Navy Lasers, Railgun, and Gun-Launched Guided Projectile

This report provides background information and issues for Congress on three potential new ship-based self-defense weapons for the Navy—solid state lasers (SSLs), the electromagnetic railgun (EMRG), and the gun-launched guided projectile (GLGP), also known as the hypervelocity projectile (HVP).   More at  

Navy Large Unmanned Surface and Undersea Vehicles

The Navy wants to develop and procure three types of large unmanned vehicles (UVs) called Large Unmanned Surface Vehicles (LUSVs), Medium Unmanned Surface Vehicles (MUSVs), and Extra-Large Unmanned Undersea Vehicles (XLUUVs). The Navy’s proposed FY2022 budget requests $434.1 million in research and development funding for these large UVs and their enabling technologies. The Navy wants… Continue Reading Navy Large Unmanned Surface and Undersea Vehicles

U.S. Strategic Nuclear Forces

Even though the United States has reduced the number of warheads deployed on its long-range missiles and bombers, consistent with the terms of the 2010 New START Treaty, it is also developing new delivery systems for deployment over the next 10-30 years. At the present time, the U.S. land-based ballistic missile force (ICBMs) consists of… Continue Reading U.S. Strategic Nuclear Forces

Navy Light Amphibious Warship (LAW) Program

The Navy’s new Light Amphibious Warship (LAW) program envisions procuring a class of 24to 35 new amphibious ships to support the Marine Corps, particularly in implementing a new Marine Corps operational concept called Expeditionary Advanced Base Operations (EABO). (A June 17, 2021, long-range Navy shipbuilding document envisions procuring a total of 24 to 35 LAWs,… Continue Reading Navy Light Amphibious Warship (LAW) Program

Weapon Systems Annual Assessment

GAO’s 19th annual assessment of the Department of Defense’s (DOD) weapon programs comes at a time of significant internal changes to the department’s acquisition process. Specifically, DOD began implementing its new acquisition framework intended to, among other things, deliver solutions to the end user in a timely manner. However, GAO found that many programs have… Continue Reading Weapon Systems Annual Assessment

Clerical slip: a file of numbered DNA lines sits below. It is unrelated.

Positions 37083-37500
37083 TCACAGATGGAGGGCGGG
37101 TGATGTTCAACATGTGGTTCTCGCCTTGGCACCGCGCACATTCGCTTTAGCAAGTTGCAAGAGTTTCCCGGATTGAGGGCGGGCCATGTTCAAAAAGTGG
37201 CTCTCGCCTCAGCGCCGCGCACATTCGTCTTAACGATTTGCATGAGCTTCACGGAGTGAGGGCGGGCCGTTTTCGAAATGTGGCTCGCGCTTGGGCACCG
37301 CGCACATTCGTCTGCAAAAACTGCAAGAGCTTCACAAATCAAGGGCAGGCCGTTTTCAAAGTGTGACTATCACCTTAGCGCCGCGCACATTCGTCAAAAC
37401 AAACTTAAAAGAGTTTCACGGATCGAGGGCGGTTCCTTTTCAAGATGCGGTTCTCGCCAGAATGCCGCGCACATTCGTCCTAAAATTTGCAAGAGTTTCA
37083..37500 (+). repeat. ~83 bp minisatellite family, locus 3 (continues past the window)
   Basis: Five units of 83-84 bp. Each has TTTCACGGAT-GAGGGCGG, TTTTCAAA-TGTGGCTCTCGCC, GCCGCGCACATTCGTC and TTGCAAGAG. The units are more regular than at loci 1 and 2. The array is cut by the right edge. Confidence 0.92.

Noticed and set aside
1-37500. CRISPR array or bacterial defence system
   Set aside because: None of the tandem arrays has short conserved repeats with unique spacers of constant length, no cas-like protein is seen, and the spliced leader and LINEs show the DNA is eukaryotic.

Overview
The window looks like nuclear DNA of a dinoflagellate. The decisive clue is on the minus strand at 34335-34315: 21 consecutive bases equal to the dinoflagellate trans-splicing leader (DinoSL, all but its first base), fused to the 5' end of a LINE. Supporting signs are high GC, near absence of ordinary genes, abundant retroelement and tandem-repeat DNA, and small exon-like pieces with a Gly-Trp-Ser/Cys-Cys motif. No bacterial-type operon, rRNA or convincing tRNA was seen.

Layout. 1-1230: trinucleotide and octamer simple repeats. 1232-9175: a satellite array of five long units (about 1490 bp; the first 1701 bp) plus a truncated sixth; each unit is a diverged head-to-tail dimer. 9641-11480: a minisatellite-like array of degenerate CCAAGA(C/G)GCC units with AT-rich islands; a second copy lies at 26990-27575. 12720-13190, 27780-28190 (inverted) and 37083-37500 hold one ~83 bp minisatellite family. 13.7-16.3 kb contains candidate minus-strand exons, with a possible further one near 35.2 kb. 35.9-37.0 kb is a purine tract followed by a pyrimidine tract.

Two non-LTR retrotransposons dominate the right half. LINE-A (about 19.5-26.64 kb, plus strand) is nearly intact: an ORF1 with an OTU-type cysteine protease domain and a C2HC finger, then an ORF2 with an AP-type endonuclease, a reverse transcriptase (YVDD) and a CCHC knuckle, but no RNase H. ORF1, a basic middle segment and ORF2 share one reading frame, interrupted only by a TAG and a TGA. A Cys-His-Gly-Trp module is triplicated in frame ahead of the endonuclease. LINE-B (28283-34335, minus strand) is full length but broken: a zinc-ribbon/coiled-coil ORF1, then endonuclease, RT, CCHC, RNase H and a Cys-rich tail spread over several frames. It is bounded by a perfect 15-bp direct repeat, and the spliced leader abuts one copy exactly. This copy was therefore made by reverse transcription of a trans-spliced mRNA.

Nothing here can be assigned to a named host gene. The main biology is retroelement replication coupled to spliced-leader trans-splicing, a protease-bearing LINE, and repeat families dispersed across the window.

Precision-Guided Munitions

Over the years, the U.S. military has become reliant on precision-guided munitions (PGMs) to execute military operations. PGMs are used in ground, air, and naval operations. Defined by the Department of Defense (DOD) as “[a] guided weapon intended to destroy a point target and minimize collateral damage,” PGMs can include air- and ship-launched missiles, multiple… Continue Reading Precision-Guided Munitions

Navy DDG-51 and DDG-1000 Destroyer Programs

The Navy began procuring Arleigh Burke (DDG-51) class destroyers, also known as Aegis destroyers, in FY1985, and a total of 87 have been procured through FY2021, including two in FY2021. From FY1989 through FY2005, DDG-51s were procured in annual quantities of two to five ships per year. Since FY2010, they have been procured in annual… Continue Reading Navy DDG-51 and DDG-1000 Destroyer Programs

Navy LPD-17 Flight II and LHA Amphibious Ship Programs

This report discusses two types of amphibious ships being procured for the Navy: LPD-17 Flight II class amphibious ships and LHA-type amphibious assault ships. Both types are built by Huntington Ingalls Industries/Ingalls Shipbuilding (HII/Ingalls) of Pascagoula, MS. Section 124 of the FY2021 National Defense Authorization Act (NDAA) provides authority for the Navy to use a… Continue Reading Navy LPD-17 Flight II and LHA Amphibious Ship Programs

Navy Constellation (FFG-62) Class Frigate Program

The Navy began procuring Constellation (FFG-62) class frigates (FFGs) in FY2020, and wants to procure a total of 20 FFG-62s. Congress funded the first FFG-62 in FY2020 at a cost of $1,281.2 million (i.e., about $1.3 billion) and the second in FY2021 at a cost of $1,053.1 million (i.e., about $1.1 billion). The Navy’s proposed… Continue Reading Navy Constellation (FFG-62) Class Frigate Program

The Capacity of the Navy’s Shipyards to Maintain Its Submarines

The Navy’s four shipyards have experienced significant delays in completing maintenance on its submarines (all of which are nuclear-powered). In this report, the Congressional Budget Office examines the capacity of those shipyards to maintain the submarines and suggests options to reduce or mitigate delays. Two factors have been the primary causes of delays in the… Continue Reading The Capacity of the Navy’s Shipyards to Maintain Its Submarines